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AB1091 Power Doppler Ultrasonographic Assessment of Foot and Ankle Synovitis in Rheumatoid Arthritis
  1. T. Kashiwagura1,
  2. Y. Kimura2,
  3. I. Wakabayashi2,
  4. Y. Ono2,
  5. S. Miyamoto3,
  6. K. Nozaka4,
  7. N. Miyakoshi4,
  8. Y. Shimada4
  1. 1Department of Rehabilitation Medicine
  2. 2Departmet of Orthopedic Surgery, Akita City Hospital
  3. 3Departmet of Orthopedic Surgery, Nakadori General Hospital
  4. 4Departmet of Orthopedic Surgery, Akita University Graduate School of Medicine, Akita, Japan

Abstract

Background Rheumatoid arthritis (RA) can cause various types of foot and ankle deformities. However, the foot and ankle are not always taken into account in indices of RA severity such as the Disease Activity Score in 28 Joints (DAS28). Although joint ultrasonography is frequently used for the evaluation of disease activity in RA, few studies have used it for the joints of the foot and ankle.

Objectives We aimed to assess the prevalence of foot and ankle synovitis in RA patients using joint ultrasonography.

Methods Sixty patients (18 men and 42 women) with 82 arthritic feet and a mean age of 65 years (range 27 to 88) took part in the study. Thirty-seven were Steinbrocker class I, 14 were class II, and 9 were class III. Fifteen were in disease stage I, 18 in stage II, 7 in stage III, and 20 in stage IV. Power Doppler ultrasonography was performed by a single examiner. The scanned area included the distal part of the lateral malleolus (peroneal tendon), the subtalar joint (sinus tarsi, tibiocalcaneal part of the medial ligament of the ankle joint), the anterior ankle, the calcaneocuboid joint, the talonavicular and cuneonavicular joints, the posterior tibial tendon, and the first through fifth metatarsophalangeal joints. Synovitis was defined as the presence of a blood flow signal on ultrasonography.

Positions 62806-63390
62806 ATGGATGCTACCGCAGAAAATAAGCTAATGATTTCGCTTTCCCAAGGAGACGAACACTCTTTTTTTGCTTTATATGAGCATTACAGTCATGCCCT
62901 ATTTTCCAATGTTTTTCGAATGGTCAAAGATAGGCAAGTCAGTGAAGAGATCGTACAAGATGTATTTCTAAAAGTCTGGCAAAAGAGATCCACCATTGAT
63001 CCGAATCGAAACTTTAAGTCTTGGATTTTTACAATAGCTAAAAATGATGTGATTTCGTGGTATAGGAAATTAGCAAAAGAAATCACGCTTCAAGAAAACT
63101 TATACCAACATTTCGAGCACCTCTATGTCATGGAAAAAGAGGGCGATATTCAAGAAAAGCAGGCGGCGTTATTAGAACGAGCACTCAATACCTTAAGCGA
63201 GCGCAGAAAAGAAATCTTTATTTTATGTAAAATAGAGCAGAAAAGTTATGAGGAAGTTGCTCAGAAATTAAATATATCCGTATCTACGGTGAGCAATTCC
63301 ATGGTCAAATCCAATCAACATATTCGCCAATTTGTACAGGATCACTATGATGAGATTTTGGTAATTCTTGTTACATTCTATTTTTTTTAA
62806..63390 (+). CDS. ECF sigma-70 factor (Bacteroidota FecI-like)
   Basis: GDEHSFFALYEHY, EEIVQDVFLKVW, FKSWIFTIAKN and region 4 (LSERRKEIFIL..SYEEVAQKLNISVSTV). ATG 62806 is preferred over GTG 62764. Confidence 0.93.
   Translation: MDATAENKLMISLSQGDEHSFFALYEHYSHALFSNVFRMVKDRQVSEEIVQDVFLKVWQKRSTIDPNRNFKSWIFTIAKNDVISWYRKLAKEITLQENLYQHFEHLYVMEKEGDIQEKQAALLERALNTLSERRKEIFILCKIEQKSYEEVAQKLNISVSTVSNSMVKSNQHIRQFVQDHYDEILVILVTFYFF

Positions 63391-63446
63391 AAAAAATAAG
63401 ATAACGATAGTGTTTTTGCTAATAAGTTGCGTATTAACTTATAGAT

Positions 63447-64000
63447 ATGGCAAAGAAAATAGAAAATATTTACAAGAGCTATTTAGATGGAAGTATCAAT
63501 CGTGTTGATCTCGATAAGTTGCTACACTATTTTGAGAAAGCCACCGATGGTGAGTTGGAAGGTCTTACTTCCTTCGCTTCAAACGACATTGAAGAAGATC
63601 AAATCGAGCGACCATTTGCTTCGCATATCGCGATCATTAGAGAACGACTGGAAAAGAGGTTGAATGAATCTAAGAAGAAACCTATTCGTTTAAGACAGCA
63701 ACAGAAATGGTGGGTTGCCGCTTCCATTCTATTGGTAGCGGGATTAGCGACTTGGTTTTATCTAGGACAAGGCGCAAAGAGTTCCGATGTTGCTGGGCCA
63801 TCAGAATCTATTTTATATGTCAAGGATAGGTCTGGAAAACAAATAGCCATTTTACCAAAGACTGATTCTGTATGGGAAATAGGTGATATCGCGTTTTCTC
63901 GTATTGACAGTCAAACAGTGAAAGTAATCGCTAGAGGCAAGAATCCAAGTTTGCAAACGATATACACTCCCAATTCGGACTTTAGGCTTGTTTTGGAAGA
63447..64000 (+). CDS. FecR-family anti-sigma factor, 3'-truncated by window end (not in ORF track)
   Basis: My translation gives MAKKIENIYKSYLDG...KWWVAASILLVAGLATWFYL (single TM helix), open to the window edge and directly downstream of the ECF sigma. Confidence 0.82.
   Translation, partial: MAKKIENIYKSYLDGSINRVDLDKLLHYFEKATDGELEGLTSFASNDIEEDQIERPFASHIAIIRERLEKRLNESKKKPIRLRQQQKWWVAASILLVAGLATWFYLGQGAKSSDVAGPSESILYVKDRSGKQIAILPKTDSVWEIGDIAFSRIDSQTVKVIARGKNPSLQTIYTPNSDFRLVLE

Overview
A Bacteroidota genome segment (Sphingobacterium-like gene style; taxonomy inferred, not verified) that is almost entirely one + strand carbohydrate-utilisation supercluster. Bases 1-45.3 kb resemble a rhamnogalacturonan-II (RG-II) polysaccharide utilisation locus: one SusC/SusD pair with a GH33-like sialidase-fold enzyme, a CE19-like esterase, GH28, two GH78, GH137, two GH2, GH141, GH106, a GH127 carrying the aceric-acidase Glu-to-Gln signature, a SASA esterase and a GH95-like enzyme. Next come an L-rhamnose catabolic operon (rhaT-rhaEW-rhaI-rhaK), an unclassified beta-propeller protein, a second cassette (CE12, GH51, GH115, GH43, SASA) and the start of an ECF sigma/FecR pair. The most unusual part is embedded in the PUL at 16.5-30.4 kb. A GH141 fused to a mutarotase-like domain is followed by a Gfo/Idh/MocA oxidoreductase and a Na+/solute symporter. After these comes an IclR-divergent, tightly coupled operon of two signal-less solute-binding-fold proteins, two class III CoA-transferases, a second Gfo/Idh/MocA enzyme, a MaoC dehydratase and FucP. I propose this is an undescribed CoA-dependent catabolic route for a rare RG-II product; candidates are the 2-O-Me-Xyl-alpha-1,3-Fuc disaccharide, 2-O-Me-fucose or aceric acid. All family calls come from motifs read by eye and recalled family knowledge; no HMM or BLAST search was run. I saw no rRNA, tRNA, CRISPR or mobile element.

Results Synovitis of the foot or ankle was detected in 49 of 82 feet (59.8%). It was observed in 78.3% of the patients with moderate to high disease activity scores on the DAS28 as assessed based on erythrocyte sedimentation rate, as well as 44.7% of those with low disease activity. Even among patients without foot complaints, synovitis was present in 22 of 49 feet (44.9%).

Conclusions According to some recent reports, the number of foot surgeries performed for RA has been increasing in spite of advances in pharmacotherapy. This study found a high prevalence of synovitis of the foot or ankle in RA patients irrespective of the presence or absence of symptoms or the degree of disease activity, although some cases may have been related to other diseases, as the scanned area included the peroneal and posterior tibial tendons. We propose that RA patients with persistent synovitis may be candidates for further treatment, and clinicians should consider additional pharmacotherapy to prevent joint destruction. For selected patients with foot and ankle synovitis, excision of the synovial membranes of small joints may be beneficial. Regarding the technical aspects of ultrasonography, it was difficult to differentiate joint synovitis from tendon sheath synovitis in the subtalar joint; the reason for this requires further investigation.

Acknowledgements The authors thank Miss Sasaki, for her assistance with this project.

Disclosure of Interest None declared

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